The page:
A Native American woman gets screened for diabetesA Native American woman gets screened for

The numbers are staggering.

  • Native Americans live, on average, over five years less than other Americans. The life expectancy for the general population is 76.9 years. The life expectancy for Indians is 71.1 years. Native Americans around Aberdeen SD can expect to live only to their 64th birthday.

  • Native American young people are 2.5 times more likely to commit suicide than the population as a whole. Another study showed that within Native populations, young men are the most likely to kill themselves. In the general population, elderly males are most likely.

  • Native Americans have alcohol dependency rates that are three times higher than the national average. Almost 20 percent of all Indian deaths are alcohol-related, compared with less than 5 percent for the general population.

  • American Indians and Alaska Natives have the highest rate of diabetes of any ethnic group, 2.6 times the national average.

  • Native Americans represent less than two percent of the U.S. population but they make up eight percent of those who are homeless.

  • It's estimated that up to 70 percent of Native Americans will suffer some sort of mental disorder during their lifetimes.

  • Native American women are raped, abused, stalked and murdered more than any other group in the country. Domestic violence rates are so high in Indian populations that the federal government has enacted new laws and appropriated money specifically to address the problems.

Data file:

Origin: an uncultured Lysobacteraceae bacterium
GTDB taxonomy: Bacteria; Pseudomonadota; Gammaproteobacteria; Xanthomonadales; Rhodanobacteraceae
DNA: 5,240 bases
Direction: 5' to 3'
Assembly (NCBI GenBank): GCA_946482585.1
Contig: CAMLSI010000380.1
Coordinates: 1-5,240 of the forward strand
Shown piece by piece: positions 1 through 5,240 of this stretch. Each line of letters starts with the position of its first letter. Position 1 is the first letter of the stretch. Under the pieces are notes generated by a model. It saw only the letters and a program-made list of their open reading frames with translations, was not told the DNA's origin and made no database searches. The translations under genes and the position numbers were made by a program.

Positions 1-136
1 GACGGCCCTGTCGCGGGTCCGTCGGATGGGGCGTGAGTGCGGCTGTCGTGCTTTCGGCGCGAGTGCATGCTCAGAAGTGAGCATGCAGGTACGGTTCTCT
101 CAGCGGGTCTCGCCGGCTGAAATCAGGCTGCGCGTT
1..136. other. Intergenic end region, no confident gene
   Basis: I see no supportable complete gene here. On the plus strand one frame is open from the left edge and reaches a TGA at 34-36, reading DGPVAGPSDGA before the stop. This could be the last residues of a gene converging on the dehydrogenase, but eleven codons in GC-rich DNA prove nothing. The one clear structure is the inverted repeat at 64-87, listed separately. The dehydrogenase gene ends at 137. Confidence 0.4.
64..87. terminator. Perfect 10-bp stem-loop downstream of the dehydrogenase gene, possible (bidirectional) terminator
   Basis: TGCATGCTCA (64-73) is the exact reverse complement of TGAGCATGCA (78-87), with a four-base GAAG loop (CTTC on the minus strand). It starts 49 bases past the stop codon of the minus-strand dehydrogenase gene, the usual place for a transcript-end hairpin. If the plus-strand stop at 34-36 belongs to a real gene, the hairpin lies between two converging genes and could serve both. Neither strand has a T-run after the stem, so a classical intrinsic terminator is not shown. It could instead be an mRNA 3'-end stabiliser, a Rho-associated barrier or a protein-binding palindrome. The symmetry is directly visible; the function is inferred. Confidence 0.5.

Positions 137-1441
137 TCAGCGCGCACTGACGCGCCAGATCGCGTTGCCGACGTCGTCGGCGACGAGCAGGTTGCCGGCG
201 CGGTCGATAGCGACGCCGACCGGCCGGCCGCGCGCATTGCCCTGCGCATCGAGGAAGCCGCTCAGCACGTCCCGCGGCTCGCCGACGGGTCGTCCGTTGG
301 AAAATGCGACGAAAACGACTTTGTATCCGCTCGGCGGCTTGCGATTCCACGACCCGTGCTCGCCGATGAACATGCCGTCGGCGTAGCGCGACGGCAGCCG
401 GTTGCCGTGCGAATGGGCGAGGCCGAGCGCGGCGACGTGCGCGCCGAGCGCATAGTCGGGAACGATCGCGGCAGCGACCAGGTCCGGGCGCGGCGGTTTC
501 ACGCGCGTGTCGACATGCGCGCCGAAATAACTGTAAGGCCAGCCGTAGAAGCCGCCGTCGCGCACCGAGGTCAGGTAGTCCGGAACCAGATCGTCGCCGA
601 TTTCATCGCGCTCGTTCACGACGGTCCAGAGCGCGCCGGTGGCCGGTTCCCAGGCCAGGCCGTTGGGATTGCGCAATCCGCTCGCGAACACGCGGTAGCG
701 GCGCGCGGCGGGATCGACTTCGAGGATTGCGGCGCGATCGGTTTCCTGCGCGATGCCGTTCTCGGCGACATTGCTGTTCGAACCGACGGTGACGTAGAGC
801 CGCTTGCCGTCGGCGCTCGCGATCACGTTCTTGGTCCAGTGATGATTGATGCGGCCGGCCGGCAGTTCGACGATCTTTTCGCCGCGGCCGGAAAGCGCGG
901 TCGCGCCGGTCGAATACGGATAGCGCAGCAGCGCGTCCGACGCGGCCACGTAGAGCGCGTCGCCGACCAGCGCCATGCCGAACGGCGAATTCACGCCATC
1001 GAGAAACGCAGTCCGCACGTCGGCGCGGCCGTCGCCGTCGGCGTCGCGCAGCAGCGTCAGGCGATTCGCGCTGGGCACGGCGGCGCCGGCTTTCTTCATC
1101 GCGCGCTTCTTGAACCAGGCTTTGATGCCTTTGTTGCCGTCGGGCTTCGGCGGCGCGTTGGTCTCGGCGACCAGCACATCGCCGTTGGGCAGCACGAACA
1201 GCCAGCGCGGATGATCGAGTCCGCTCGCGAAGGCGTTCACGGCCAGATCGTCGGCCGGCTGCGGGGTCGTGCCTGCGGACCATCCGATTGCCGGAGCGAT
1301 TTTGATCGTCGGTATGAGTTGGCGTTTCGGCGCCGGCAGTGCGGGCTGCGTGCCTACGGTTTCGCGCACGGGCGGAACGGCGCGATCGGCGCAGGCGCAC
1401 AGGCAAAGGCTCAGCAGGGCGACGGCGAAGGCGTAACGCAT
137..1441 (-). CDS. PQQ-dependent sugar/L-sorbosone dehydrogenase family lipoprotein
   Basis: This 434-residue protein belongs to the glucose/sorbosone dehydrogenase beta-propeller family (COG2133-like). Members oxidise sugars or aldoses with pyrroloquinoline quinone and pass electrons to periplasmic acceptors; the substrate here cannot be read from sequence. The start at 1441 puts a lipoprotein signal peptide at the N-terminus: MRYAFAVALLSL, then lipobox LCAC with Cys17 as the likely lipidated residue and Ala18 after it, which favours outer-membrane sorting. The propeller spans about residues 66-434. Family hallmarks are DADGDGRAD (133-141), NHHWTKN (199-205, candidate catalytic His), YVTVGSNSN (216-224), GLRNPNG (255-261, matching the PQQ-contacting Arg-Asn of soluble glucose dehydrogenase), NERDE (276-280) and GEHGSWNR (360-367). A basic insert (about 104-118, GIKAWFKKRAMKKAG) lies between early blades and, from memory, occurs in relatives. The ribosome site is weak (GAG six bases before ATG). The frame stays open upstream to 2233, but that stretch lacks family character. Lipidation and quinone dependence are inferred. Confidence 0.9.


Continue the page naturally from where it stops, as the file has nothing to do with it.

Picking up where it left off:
"If we do not find a way to change this epidemic," says Dr. Ann Bullock in Spiral of Fire, "we will have done what the bullets, the treaties, the boarding schools did not do. We will have succeeded in probably eliminating Indian culture in a meaningful way because there just won't be very many of us left who are healthy enough to pass it on."

Health problems are decimating the cultures of Native tribes by killing Indians before their times. The problem is made worse because the federal government's Indian Health Service, until recently, concentrated almost all of their resources on reservations.

Today, almost two-thirds of Native Americans live in urban areas far from their home reservations. The Indian hospitals, clinics and programs are on the reservations. The people are not.


Many Native leaders believe that the solutions for the diseases that are threatening tribal culture will have to come through strengthening that same culture.

Cherokee Choices, the diabetes prevention program on the Eastern Band reservation, is teaching children to have pride in their heritage as a way of breaking the cycle of generational trauma. On the federal level, the Indian Health Service is turning over control to individual tribes, recognizing that a program that might work with one tribal culture might not with another.

More and more tribes are turning back to traditional tribal spirituality and rituals to cleanse the bodies and souls of their members. Sweat lodge ceremonies have been used to treat alcoholism, post traumatic stress disorder in both white and Native veterans. Prisons in several states have allowed Native American inmates to practice sweat lodge and other tribal religious ceremonies as part of their rehabilitation.

In the pages that follow, we look at some of the major health problems facing Native Americans and the ways they are working toward healing.

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